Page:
Parenthood Review: "One Step Forward, Two Steps Back" (Episode 4.14)

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<i>Parenthood</i> Review: "One Step Forward, Two Steps Back" (Episode 4.14)

This season has been strenuous for the Braverman family. That’s more than an understatement. Parenthood has thrown the gauntlet at every member of the family that it’s hard to see the light at the end of the tunnel. “One Step Forward, Two Steps Back” deals with the family’s persistence even when its members have their backs against the wall.

This episode notably continues Julia’s painful battle over whether or not to officially adopt Victor. Last episode introduced the notion that she wants to back out; in this episode she’s adamant that her son doesn’t love her and she doesn’t think she can go through with it. It’s a side of adoption that television hasn’t really seen before. We’re used to a rich man adopting inner-city youth and everything turning out for the better. But what happens when it isn’t? Julia’s breakdowns throughout the episode bring out some of the best acting from the character in the show’s run.

Crosby’s plot continues to focus on his relationship with his overbearing mother-in-law. It’s perhaps the tamest uphill battle the show has presented, but the writers do a good job of balancing really tough situations as well as everyday battles like this one. That’s one of the reasons the show works so well: these little struggles present such a well-rounded effort. Kristina’s cancer isn’t really mentioned this time around, but she does fight for her son’s vending machines that he so desperately wants to bring back to the school as president. She can control it, and that was a major theme of this week’s episode—controlling as much as you can no matter how difficult life gets.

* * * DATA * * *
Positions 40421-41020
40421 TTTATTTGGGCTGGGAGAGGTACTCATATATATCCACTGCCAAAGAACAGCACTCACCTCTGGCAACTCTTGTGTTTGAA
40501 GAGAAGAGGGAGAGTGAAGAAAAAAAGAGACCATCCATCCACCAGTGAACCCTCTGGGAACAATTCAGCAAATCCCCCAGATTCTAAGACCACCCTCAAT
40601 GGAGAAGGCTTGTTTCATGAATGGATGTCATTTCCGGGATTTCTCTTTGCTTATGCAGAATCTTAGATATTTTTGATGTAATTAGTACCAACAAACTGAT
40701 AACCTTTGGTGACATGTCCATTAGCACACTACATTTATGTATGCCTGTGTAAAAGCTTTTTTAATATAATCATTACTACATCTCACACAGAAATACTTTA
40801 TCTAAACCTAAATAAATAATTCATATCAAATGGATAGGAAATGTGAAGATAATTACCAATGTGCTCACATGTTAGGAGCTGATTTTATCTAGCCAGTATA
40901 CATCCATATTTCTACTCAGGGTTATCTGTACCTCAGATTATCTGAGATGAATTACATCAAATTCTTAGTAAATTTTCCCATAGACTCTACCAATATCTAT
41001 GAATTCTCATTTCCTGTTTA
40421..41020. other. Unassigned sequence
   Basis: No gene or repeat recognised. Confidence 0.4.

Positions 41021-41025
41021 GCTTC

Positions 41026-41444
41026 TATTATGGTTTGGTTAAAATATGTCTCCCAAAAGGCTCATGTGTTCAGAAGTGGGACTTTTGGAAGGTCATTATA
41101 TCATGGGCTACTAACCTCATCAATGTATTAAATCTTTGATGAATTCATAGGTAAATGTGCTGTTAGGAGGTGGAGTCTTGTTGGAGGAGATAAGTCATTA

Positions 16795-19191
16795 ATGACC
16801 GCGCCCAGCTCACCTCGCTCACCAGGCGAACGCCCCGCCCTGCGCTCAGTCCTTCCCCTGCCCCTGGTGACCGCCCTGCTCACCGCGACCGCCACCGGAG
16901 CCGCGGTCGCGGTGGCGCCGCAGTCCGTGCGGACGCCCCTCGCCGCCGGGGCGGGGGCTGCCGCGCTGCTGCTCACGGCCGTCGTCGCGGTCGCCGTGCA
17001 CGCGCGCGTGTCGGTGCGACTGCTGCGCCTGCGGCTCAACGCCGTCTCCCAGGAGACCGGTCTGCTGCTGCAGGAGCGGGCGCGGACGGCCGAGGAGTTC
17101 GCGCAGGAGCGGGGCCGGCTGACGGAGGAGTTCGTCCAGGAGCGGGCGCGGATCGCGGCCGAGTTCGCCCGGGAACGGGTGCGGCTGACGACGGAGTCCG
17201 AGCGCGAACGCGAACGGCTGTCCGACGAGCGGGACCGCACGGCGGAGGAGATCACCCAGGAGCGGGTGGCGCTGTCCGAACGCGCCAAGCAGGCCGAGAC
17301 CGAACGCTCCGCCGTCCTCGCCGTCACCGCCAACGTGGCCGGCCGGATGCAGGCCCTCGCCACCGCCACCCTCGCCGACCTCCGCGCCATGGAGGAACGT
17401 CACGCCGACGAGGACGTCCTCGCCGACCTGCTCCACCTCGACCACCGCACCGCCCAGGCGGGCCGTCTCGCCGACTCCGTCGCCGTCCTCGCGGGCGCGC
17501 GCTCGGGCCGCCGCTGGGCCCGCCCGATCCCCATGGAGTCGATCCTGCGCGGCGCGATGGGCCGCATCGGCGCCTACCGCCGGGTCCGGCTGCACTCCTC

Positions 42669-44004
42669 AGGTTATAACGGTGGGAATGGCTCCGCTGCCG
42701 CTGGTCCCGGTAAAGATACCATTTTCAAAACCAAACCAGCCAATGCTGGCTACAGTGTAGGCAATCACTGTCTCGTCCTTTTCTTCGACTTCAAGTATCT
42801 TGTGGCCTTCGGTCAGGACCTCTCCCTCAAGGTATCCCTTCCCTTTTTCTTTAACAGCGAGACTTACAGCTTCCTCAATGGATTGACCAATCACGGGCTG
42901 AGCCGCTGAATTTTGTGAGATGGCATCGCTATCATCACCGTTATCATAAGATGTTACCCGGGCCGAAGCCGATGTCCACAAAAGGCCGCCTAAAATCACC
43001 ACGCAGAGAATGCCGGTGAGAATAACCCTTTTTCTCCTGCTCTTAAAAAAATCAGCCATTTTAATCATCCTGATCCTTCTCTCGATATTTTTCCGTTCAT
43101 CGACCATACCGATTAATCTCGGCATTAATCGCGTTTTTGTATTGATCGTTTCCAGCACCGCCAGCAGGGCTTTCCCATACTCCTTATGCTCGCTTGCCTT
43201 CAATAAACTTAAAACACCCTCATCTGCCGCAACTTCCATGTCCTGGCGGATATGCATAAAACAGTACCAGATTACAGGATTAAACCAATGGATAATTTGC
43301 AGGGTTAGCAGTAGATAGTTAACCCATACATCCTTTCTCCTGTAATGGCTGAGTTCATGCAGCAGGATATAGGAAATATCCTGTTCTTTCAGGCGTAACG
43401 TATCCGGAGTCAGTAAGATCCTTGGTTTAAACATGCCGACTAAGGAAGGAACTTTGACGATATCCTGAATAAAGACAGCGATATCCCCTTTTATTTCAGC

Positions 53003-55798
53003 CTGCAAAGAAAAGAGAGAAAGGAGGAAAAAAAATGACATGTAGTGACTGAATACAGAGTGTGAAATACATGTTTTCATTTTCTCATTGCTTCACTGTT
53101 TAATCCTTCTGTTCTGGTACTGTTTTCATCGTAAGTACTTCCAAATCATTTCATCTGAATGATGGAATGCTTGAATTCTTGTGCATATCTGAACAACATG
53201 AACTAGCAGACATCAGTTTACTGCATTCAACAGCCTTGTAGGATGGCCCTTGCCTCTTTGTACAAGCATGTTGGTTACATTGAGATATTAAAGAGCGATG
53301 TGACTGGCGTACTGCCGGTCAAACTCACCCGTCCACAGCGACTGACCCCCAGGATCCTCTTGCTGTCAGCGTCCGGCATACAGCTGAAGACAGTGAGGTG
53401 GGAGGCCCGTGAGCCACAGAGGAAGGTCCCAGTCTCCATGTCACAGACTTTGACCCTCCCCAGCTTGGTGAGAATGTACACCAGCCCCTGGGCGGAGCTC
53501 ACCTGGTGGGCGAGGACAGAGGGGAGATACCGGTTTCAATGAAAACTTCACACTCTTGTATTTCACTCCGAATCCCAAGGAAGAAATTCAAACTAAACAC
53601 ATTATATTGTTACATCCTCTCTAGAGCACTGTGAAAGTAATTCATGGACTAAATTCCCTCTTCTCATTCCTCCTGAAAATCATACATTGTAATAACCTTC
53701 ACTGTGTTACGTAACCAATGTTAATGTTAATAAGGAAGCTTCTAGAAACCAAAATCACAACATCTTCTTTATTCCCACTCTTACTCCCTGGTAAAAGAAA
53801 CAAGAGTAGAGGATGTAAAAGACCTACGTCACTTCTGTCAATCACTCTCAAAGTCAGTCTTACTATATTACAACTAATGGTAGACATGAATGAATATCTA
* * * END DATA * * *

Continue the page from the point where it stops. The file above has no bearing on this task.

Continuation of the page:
That’s what happens in the love triangle of Mark-Sarah-Hank. (Go Mark!) Sarah really screwed things up with a great guy, but now Mark is going to win her back. It was expected, but it’s what we all wanted. The recurring and Emmy-nominated character is perhaps one of the best and most underrated on television, and this week he really shines through. Josh Ritter deserves to be cast full-time if the show comes back for a fifth season. He adds something special, and while Ray Romano and Lauren Graham have undeniable chemistry, when Ritter and Graham are put together, magic happens. No, scratch that. Realness happens. And that’s what good television is all about.

Next week is it for this shortened season, and it’s expected to be a tearjerker. That’s why this overall lighthearted episode works as a lead-in. One day you step forward, and the next you get knocked back. This week was a step forward for the Bravermans; next week looks to be two steps back.